5 36 Philosophia Christi Ambivalent Truth: A Response to Lesslie Newbigin 37 made--as Polanyi would say--with universal intent." (77) Linking this story with a public invitation keeps it from being a private choice. CRITIQUE OF CONVENTIONALISM In many ways, Newbigin's description is a case study in the problems besetting conventionalism. Let us look at three of them. First, conventionalism as a description of knowledge is self-referentially absurd. When Newbigin tells us that all knowledge occurs within closed systems and that there is no objective standpoint outside of the systems, he is in fact assuming a standpoint outside of all systems. How else could he tell us what is possible or impossible for all systems? I must report here that in a question-and-answer period with Bishop Newbigin I had the opportunity to ask him whether the statement, "all beliefs are culturebound," was culture-bound. He replied, "yes." Of course, there really is no acceptable answer to that question because the very belief cannot refer to itself without contradiction. If it is culture-bound (in the sense of being restricted entirely to one culture, which is the only thing a conventionalist can mean here), then it is false because it refers to beliefs outside of its culture. If it is not culture-bound, it is false because it contradicts itself. The only escape would be to say that it is illegitimate even to ask the question of whether the belief is itself culture-bound. But then it is an empty dogma which really does not express anything. Either that, or one can abandon conventionalism. Second, Newbigin's conventionalistic description of knowledge is arbitrary. What constitutes a world view? Newbigin refers to the Christian world view; of course, he is not ignorant of the many differences within Christendom and refers to that fact from time to time. But he does not take enough cognizance of the plurality of Christian systems. Do Dutch Calvinists, Pennsylvania Amish, and African Independents really share the same world view? One would seriously have to question such a suggestion. This objection is not just a cute argument concerning definitions. The problem is that, if we are dealing with different world views, then the same barriers concerning cross-world view communication which Newbigin has erected apply here as well. Then again, why stop here? To follow the conventionalist's logic, it is not only possible, it should be necessary to break the larger world views down into smaller and smaller fragments until we finally reach the level where each individual owns a private world view isolated from all others. All of us interpret the world through our individual concepts and experiences; consequently we should not be able to communicate with each other. Of course, this suggestion is clearly absurd. We do communicate; therefore, there must be some overlap between our systems of thought. The same thing applies to communication across major world views. We do persuade, argue, compare, discourse rationally, etc. from world view to world view. Thus we need to begin with the fact of communication, and describe how such a thing is possible, not arbitrarily decree that such communication is impossible on a priori grounds and then explain it away wherever it occurs. Third, Newbigin's conventionalism takes the bite out of Christian truth claims. It is difficult to comprehend how insulating Christian truth in a cocoon of conventionalism helps us confront the relativism of our pluralistic culture. Newbigin's protestations notwithstanding, in the finnl analysis he is nailing one more nail into the coffm of making a case for the truth of Christianity. If there is no point of contact between Christian and non-christian world views, then to claim the truth of the Christian world view may be emotionally reassuring for the Christian, but for purposes of any communication it is utterly meaningless. I am saying, "utterly," not as an intensifier, but to call attention to the complete emptiness that truthclaims must have under such circumstances. If it is impossible to assess truth, then it is not just difficult, it is, indeed, impossible. But in that case, truth claims cannot be anything but vacuous. PRACTICE AS PROCLAMATION Then again, Newbigin avoids some of the sting of the above critique by not even attempting to set out an intellectual defense of Christianity. When he is talking about defending the truth claims of Christianity, he is not referring to philosophical arguments. The way to back up the truth of Christianity is primarily through practice. All other routes (persuasion, evangelism, etc) are secondary at best. Newbigin claims that I am bound to publish it, to commend it to others, and to seek to show in the practice of life today that it is the rational tradition which is capable of giving greater coherence and intelligibility to all experience than any other tradition. (77) The crucial aspect is thm it is in the p/'t/ci;ce where I am aclunl1ymakinr, the case for the gospel. And, lest the prioritv still is not cierii', il Is noi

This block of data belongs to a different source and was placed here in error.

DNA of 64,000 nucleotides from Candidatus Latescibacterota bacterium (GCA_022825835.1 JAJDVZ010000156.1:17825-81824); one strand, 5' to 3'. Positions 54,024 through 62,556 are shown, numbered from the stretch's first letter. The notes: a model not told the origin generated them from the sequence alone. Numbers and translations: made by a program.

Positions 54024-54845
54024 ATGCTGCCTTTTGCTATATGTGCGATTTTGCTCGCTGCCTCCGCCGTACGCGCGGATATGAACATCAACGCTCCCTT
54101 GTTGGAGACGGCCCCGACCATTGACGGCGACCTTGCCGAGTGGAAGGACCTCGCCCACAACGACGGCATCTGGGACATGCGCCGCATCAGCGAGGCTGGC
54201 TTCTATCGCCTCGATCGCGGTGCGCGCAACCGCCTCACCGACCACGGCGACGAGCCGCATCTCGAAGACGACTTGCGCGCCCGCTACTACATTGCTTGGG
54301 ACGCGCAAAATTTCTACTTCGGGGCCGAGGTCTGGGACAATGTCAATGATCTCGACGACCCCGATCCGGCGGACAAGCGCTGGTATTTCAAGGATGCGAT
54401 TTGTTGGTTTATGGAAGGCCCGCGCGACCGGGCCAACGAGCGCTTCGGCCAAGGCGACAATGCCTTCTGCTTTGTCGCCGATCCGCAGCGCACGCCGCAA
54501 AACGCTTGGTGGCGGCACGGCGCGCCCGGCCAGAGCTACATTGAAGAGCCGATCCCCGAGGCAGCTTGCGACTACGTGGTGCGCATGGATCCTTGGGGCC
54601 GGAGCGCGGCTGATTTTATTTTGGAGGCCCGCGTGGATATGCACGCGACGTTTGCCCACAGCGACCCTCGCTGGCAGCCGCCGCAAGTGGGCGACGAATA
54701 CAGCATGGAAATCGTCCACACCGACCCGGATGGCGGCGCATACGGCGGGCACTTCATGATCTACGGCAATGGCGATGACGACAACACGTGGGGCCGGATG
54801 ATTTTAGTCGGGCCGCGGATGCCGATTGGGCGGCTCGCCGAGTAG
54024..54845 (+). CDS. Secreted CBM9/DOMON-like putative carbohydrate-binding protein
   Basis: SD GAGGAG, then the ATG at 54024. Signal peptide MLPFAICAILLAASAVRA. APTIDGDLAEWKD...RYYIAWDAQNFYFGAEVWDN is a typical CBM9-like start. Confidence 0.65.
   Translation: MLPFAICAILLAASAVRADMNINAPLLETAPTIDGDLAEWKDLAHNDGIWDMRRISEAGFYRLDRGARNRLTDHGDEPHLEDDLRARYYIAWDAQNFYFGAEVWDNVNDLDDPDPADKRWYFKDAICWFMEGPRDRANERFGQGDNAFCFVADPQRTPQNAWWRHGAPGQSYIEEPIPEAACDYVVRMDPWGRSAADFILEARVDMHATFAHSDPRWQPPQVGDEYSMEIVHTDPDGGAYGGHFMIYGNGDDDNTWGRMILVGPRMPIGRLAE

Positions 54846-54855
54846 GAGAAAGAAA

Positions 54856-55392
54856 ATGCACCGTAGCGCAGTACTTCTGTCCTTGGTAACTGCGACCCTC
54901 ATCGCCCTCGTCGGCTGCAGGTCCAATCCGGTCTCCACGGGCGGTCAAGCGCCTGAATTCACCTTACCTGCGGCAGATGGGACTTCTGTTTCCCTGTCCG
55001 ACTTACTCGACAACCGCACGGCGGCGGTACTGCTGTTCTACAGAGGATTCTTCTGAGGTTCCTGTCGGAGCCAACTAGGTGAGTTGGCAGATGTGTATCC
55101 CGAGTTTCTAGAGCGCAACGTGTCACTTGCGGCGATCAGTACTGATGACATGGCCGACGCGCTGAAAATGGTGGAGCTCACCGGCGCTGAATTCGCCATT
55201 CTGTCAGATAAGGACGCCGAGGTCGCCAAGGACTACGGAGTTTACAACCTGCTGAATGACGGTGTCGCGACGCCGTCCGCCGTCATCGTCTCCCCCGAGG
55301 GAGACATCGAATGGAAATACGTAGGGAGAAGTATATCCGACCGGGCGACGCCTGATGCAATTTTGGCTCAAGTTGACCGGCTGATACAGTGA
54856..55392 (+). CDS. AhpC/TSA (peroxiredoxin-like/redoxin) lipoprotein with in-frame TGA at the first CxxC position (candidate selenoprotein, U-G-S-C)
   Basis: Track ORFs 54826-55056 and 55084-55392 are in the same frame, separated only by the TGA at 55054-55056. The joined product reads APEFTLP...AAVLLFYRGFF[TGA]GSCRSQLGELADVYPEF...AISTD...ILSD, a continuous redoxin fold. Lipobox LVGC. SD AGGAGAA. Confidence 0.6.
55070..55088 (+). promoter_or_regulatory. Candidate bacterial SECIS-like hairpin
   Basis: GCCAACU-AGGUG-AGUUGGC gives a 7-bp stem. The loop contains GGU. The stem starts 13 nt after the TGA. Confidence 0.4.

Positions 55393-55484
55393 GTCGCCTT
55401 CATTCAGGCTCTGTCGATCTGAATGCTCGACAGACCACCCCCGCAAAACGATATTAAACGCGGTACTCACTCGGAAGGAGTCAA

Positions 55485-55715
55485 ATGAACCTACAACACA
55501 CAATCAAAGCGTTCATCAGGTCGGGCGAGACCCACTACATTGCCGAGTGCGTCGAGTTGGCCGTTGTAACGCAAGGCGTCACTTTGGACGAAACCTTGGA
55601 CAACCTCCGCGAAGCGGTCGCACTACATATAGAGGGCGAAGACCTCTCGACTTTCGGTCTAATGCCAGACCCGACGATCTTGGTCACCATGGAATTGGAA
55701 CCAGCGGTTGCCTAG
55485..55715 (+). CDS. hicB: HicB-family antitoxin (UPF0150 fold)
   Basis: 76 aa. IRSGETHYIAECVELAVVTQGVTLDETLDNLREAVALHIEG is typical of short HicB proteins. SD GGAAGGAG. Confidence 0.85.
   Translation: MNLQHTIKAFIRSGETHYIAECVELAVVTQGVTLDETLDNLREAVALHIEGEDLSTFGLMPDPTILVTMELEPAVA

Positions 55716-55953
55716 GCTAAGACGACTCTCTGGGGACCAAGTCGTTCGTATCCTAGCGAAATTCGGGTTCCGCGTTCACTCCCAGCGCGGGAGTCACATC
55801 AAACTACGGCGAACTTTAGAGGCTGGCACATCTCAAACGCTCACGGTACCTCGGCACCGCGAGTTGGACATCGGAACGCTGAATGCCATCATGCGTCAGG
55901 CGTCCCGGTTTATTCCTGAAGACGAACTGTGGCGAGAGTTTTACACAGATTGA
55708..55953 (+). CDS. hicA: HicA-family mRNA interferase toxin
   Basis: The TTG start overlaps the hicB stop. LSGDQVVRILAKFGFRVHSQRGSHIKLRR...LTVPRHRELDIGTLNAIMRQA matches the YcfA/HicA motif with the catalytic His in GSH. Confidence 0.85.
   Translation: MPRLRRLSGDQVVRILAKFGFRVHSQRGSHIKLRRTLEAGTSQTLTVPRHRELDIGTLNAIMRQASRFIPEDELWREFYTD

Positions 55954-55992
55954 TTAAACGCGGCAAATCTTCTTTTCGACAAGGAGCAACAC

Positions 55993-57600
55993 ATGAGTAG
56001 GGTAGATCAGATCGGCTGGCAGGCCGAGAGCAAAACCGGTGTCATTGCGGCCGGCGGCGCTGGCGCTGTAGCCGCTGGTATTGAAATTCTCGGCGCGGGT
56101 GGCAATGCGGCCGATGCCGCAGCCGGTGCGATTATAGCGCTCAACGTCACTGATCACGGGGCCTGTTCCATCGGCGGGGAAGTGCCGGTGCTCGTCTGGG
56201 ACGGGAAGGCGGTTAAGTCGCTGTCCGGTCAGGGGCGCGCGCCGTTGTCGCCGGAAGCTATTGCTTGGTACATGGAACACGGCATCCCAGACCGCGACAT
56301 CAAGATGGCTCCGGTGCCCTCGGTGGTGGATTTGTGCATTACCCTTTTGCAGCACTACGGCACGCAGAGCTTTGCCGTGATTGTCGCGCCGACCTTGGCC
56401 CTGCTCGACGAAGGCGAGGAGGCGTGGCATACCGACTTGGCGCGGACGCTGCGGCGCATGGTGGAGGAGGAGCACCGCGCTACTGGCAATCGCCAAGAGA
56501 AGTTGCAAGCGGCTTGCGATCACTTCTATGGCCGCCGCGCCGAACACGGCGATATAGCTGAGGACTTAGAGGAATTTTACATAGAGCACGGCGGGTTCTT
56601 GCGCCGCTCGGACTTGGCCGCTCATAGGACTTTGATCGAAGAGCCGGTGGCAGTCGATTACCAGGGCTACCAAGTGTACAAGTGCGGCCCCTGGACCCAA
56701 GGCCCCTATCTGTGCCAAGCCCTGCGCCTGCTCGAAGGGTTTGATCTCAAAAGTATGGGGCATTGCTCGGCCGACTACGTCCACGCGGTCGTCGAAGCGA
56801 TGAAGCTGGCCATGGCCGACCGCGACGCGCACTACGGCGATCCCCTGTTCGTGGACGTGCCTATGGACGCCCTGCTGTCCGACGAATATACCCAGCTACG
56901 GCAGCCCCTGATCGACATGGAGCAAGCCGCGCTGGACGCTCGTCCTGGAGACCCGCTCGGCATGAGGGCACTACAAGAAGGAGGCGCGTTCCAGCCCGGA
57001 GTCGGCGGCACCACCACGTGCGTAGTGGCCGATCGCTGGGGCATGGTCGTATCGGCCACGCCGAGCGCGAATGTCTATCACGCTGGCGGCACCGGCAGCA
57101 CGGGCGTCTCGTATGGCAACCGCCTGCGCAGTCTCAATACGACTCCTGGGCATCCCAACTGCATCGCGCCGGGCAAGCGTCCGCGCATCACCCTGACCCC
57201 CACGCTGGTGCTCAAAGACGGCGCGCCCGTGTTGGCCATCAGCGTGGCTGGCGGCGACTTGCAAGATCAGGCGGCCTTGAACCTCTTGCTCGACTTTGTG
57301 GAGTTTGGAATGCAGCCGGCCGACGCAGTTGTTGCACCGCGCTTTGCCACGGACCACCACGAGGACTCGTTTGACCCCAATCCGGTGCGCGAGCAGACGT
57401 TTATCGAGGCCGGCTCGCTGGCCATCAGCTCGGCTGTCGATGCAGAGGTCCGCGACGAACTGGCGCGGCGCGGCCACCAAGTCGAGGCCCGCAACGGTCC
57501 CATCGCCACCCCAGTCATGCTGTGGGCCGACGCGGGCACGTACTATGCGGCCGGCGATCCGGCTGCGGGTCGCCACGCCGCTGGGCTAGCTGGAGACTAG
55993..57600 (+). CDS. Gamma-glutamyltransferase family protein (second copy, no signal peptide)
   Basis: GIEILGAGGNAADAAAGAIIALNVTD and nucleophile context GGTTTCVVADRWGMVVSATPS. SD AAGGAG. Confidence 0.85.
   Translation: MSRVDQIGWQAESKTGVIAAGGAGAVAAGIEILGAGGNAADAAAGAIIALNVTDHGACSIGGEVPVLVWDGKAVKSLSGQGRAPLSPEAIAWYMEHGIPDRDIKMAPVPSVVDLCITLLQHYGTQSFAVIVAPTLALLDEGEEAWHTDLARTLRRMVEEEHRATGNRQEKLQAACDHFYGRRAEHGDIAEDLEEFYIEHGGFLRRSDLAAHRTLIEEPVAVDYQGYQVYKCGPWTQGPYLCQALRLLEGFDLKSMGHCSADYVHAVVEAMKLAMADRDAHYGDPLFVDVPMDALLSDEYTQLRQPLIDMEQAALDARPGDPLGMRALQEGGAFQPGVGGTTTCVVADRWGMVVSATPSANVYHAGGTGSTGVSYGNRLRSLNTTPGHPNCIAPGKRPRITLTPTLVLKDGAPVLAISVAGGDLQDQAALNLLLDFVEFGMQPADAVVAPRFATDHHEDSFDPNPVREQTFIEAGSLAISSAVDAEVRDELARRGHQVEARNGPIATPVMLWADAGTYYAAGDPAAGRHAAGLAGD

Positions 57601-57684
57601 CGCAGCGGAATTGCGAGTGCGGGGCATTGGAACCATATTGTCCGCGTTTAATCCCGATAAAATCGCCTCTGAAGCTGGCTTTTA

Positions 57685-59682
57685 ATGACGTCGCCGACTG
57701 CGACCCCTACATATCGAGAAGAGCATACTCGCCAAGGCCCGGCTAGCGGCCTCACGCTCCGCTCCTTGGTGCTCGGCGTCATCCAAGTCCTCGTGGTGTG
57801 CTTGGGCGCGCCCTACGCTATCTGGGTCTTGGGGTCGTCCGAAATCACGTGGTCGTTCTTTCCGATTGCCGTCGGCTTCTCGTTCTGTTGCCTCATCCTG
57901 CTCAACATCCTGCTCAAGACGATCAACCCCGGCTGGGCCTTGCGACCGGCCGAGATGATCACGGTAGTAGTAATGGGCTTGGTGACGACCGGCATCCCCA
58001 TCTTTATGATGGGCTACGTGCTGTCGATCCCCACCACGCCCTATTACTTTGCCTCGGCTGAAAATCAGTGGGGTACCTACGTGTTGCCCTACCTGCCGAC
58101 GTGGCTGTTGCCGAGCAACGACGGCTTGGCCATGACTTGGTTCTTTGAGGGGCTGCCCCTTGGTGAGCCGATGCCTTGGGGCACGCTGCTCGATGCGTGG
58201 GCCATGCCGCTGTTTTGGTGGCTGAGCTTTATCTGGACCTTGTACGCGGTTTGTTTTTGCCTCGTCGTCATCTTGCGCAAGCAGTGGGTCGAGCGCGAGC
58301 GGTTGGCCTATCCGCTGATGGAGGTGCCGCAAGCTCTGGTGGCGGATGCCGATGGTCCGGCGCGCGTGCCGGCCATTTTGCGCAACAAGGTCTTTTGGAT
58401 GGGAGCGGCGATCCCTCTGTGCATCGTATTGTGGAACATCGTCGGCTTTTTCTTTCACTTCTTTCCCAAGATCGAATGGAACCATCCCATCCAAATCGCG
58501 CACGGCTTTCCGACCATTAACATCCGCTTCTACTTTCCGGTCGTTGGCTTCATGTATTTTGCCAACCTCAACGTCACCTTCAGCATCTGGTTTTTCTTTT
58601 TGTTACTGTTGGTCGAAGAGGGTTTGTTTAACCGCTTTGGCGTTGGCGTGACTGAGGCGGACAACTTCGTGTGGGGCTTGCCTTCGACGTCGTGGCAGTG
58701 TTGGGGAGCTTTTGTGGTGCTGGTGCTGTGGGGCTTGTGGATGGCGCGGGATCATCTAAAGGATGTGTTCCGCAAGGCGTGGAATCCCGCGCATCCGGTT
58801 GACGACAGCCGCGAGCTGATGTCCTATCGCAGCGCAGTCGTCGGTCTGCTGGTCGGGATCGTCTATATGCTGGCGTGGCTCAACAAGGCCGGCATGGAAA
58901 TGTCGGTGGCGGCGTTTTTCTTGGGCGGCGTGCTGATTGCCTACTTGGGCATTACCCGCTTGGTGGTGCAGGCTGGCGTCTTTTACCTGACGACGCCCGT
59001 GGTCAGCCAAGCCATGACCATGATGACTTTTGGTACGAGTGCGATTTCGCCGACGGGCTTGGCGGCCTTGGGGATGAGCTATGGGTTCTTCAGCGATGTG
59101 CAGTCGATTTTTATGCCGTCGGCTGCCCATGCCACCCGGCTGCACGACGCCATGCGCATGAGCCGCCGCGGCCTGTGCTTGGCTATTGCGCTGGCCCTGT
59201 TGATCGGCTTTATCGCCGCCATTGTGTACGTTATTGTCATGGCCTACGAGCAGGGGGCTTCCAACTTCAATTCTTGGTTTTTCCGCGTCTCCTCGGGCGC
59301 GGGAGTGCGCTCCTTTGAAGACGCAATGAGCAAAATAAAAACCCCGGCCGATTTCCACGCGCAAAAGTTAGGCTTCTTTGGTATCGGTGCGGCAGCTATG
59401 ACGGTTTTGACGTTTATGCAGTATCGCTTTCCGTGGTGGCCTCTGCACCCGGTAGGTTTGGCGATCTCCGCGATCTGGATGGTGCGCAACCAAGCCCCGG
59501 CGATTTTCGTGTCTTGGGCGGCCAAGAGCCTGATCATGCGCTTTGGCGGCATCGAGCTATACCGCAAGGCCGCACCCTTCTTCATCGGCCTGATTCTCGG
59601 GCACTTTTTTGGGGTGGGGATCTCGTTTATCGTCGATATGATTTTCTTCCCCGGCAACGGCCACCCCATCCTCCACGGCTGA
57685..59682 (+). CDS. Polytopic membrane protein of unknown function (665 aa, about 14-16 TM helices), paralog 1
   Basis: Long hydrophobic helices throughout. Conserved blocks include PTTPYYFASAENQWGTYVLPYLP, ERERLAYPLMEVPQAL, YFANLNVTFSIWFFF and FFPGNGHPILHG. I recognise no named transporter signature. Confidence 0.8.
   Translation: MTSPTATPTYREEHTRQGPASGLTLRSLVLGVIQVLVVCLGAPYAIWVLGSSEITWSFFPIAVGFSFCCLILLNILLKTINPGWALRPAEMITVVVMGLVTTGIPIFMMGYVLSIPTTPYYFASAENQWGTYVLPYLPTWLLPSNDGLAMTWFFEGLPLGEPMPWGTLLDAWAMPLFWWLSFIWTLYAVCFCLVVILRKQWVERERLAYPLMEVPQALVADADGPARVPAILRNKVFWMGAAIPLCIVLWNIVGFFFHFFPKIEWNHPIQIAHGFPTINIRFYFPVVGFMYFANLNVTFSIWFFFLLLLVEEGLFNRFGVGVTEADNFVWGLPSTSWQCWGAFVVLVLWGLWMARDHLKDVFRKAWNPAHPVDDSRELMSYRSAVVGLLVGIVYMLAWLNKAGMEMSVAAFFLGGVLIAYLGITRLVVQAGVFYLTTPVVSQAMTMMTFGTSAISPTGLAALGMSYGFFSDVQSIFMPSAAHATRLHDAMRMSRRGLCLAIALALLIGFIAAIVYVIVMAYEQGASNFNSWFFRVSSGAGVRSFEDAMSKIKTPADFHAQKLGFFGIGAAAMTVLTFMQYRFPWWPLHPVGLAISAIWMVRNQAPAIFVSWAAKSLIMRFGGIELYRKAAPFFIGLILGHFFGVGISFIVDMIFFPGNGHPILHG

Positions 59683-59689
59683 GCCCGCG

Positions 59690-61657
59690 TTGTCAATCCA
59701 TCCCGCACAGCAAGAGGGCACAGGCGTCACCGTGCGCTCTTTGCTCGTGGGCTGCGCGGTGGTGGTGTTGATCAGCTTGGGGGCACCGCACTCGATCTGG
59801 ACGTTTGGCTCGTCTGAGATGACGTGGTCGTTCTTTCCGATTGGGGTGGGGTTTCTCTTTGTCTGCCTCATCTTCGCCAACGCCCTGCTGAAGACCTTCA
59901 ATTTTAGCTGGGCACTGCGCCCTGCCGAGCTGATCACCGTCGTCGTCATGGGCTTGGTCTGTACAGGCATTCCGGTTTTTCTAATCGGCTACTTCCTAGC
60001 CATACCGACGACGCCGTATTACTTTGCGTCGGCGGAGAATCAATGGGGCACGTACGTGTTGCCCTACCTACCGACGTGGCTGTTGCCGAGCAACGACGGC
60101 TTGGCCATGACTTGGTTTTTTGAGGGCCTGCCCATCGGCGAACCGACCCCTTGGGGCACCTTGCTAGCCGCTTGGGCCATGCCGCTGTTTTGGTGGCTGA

6 38 Philosophia Christi Ambivalent Truth: A Response to Lesslie Newbigin 39 that my practice underscores my verbal proclamation, but that my verbal proclamation assists the more basic proclamation through my practice. Newbigin states that it is ultimately the Christian congregation which carries out that task. How is it that the gospel should be credible, that people should come to believe that the power which has the last word in human affairs is represented by a man hanging on a cross? I am suggesting that the only answer, the only hermeneutic of the gospel, is a congregation of men and women who believe it and live by it. (227, emphasis mine) I think all Christians would agree that a proclamation of the gospel which is contradicted by the lives of the proclaimers is worthless. Further, there is room here for analysis concerning the important role that Christian practice plays within broader missions and evangelism strategy. But to isolate congregational practice as the "only" answer seems incredible. This problem is exacerbated when we remind ourselves of the context of the discussion--confronting a pluralistic society in which all world views are supposedly equally true on a relativistic basis. In that context to appeal to nothing more than pragmatic grounds is to concede the case. The very root of the pluralistic society is the belief that different world views function satisfactorily for different people. Given that state of affairs, when the question of truth comes up, we need to be able to say more than how well it works, or we might as well not say anything at all. We need to specify the content of our proclamation, and we need to be able to say why it is true, and why other world views are not. CHRISTIANITY But finally, Newbigin leaves open the content and urgency of the Christian message. It appears that, in the final analysis, the gospel he proclaims is not about personal salvation. From this point on, this discussion needs to accommodate some haziness because Newbigin refuses to make clear, unequivocal commitments. It is not that he denies the salvific intent of the gospel for the individual, but he consistently directs us away from this concern. In fact, Newbigin would like us to abstain from statements according to which those who believe in Christ are saved while others are lost. He states, "There is no place for an exclusive claim on his grace, a claim by which others are excluded." (85-86) Newbigin's doctrine of election comes out as follows: To be chosen, to be elect, therefore does not mean that the elect are the saved and the rest are the lost. To be elect in Christ Jesus, and there is no other election, means to be incorporated into his mission to the world, to be the bearer of God's saving purpose for his whole world, to be the sign and the agent and the first fruit of his blessed kingdom which is for all.... It is the calling of the Church to bear through history to its end the secret of the lordship of the crucified. (86-87) Saved/unsaved is out. Something else is in, though what that is needs further clarification. In the meantime, we ought not to believe that "God's saving mercy is limited to Christians and that the rest of the world is lost." ( 170) The frustrating element in all this is that Newbigill also IISC!'l cxcluslv" salvation language: It is not true that all roads lead to the top of the same mountain. There are roads which lead over the precipice. In Christ we have been shown the real. We cannot treat that knowledge as a private matter for ourselves. (183) Is saved/unsaved in again? Newbigin summarizes his stance in this way: The position which I have outlined is exclusivist in the sense that it affirms the unique truth of the revelation in Jesus Christ, but it is not exclusivist in the sense of denying the possibility of the salvation of the non-christian. (182) It seems that he means to have it both ways, and many readings of the entire discussion do not help to clarify the ambivalence. What is left is not a gospel of personal salvation, Newbigin relies on the writings of Hendrikus Berkhof and Walter Wink in putting together the picture of Christ as challenging the powers of this world which are expressed in deviant social and political institutions. Newbigin's paradox. CONCLUSION The Gospel in a Pluralist Society is in some ways a tragic One has to look hard to [md a book which makes a stronger case
7 40 Philosophia Christi against compromising Christianity in the process of defending its truth. And yet Newbigin has done both. He has bought in the currently fashionable model of conventionalism, thereby leaving truth without its ability to challenge. And he has allowed himself to rob the Christian message of its personal urgency, and thereby also of its ability to supply personal hope. A negative critical discussion such as this paper does not seem to provide much satisfaction, even if it is necessary and true. It is a little like diagnosing a serious disease; it may be a good and necessary thing to have done, but it is not a triumph to be celebrated. However, sometimes it is the necessary first step toward something better. Our culture with its dogma of pluralism desperately needs to be challenged by the truth of the gospel. To reduce this truth to a tacit conventionalism which can only be defended on pragmatic or affective grounds is not only not enough, it is to accept defeat. Let us stand up for truth as what is objectively real. Let us defend the gospel as the objective remedy for the human dilemma that it is.